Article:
Joshua Reviews Jon Watts’ Cop Car [Theatrical Review]

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Expectations can be a real drag sometimes.

Take director Jon Watts for example. Earlier this year, the up and coming filmmaker not only saw his debut film make waves at the Sundance Film Festival, but also, much like filmmakers like Josh Trank and Colin Trevorrow, earned his ticket to the franchise film big leagues by being attached to the pending reboot of the Spider-Man series. Being attached to one of cinema’s biggest film franchises before your debut film even hits the public eye? What type of debut are we dealing with here?

A mighty fine one, actually.

Watts marks his debut with Cop Car, a fantastically titled blend of B-movie premise that, in practice, blends Spielbergian youth and optimism with a hard boiled twist. Introducing us to two young boys who have recently run away, Cop Car stars Hays Wellford and James Freedson-Jackson and puts them through the ringer. After coming across a seemingly abandoned cop car, the two decide to take a spin, in what seems like a usual take on the coming of age story. However, when a crooked county sheriff goes on the hunt for the car that he left behind, things take a decidedly dark and brutal turn. Co-starring Kevin Bacon, the film is a superb debut feature that should set any Spider-Man fan’s mind at ease for what Watts will ultimately do with the franchise.



Simple in many ways, this is a genuine showcase for director Watts. Structurally the film is cut and dry, and narratively the film is even more straight forward. For much of the runtime, we slowly begin to learn about these two young boys, and not only their relationship to the world around them, but to one another. These moments are deeply reminiscent of early Spielberg, with both youthful energy and melancholy drenching these sequences. It’s a beautifully quiet and assured opening act, and really sets the stage for what is going to follow. When the pace begins to speed up, the film never loses sight of its realism and naturalism, and becomes really something quite brutal and intense.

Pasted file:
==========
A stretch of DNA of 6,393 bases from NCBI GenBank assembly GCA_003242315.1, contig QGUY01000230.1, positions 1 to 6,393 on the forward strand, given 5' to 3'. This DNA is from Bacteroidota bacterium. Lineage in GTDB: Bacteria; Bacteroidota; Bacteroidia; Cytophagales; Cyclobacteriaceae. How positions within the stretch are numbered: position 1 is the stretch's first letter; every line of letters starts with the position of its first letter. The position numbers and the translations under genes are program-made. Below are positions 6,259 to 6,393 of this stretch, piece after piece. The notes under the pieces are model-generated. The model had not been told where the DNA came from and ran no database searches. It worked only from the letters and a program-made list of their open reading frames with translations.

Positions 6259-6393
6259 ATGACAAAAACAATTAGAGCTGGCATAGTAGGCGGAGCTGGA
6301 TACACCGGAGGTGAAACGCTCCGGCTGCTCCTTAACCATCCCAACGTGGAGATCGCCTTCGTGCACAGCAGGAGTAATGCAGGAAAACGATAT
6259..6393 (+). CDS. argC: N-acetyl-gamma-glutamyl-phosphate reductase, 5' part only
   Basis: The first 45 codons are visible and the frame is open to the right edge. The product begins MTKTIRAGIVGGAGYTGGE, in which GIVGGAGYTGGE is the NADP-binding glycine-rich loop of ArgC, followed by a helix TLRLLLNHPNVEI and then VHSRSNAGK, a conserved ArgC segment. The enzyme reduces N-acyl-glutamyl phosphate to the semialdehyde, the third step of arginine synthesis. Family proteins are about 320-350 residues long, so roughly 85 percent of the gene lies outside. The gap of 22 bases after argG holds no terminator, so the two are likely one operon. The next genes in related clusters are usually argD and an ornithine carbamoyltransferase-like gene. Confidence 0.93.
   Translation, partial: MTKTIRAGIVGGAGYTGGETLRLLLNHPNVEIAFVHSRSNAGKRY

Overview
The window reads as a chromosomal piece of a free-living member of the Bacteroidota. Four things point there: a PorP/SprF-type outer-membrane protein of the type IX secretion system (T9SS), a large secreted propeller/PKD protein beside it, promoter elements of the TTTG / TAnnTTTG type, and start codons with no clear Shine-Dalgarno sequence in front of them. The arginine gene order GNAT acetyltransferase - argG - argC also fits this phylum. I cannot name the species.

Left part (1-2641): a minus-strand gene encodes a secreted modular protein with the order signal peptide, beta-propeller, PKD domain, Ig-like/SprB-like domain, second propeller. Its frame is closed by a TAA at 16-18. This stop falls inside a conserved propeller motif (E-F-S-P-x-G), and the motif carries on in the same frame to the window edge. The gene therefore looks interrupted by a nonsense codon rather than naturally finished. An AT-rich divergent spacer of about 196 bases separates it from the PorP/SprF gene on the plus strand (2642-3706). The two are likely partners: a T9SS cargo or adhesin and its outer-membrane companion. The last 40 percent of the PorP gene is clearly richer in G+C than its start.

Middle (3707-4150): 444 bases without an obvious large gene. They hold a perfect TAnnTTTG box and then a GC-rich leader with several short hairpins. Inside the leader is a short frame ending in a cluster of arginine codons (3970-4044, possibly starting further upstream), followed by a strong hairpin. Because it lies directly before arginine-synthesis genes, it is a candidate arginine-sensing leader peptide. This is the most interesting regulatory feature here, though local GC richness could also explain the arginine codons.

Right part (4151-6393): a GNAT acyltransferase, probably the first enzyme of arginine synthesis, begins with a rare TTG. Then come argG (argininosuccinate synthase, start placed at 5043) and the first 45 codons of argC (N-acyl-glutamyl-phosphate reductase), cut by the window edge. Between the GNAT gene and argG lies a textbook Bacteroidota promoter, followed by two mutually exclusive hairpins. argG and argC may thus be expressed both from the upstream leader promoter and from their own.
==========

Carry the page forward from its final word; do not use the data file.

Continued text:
Visually, the film is quiet. Not one for flashy camera tricks or avant garde compositions, Watts is a minimalist at heart, and it shows throughout this film. The photography is quite beautiful, with its wide open vistas and verdant landscapes taking center stage for much of the picture’s runtime. A far cry from the type of film he’ll be making when he heads over to Marvel for his upcoming franchise debut, Watts may also flourish in that world. Unlike names like Trank and the previous director to tackle the wall crawler, Marc Webb, Watts is a director of tone and not style, and should be able to meld his style to the MCU quite well.

However, this film is still very much a performance piece. While Bacon will be getting much of the talk, it is the two young boys who truly steal the picture. Wellford and Freedson-Jackson are fantastic here, giving the film a beautiful sense of naturalism that pairs perfectly with the film’s small scope and intimate lens. A film very much about growing up in a dangerous world, Cop Car takes these two lead performances and turns what is otherwise a standard coming of age film and really makes a splash. Bacon is indeed great here, hopefully marking the real beginning of a new age of Bacon-as-character-actor that his career so desperately needs, but these two young men steal every scene under his feet. It is a standard coming of age picture but doesn’t shy away from the tropes, instead using them to milk out great emotional beats and a really fun B-movie premise.

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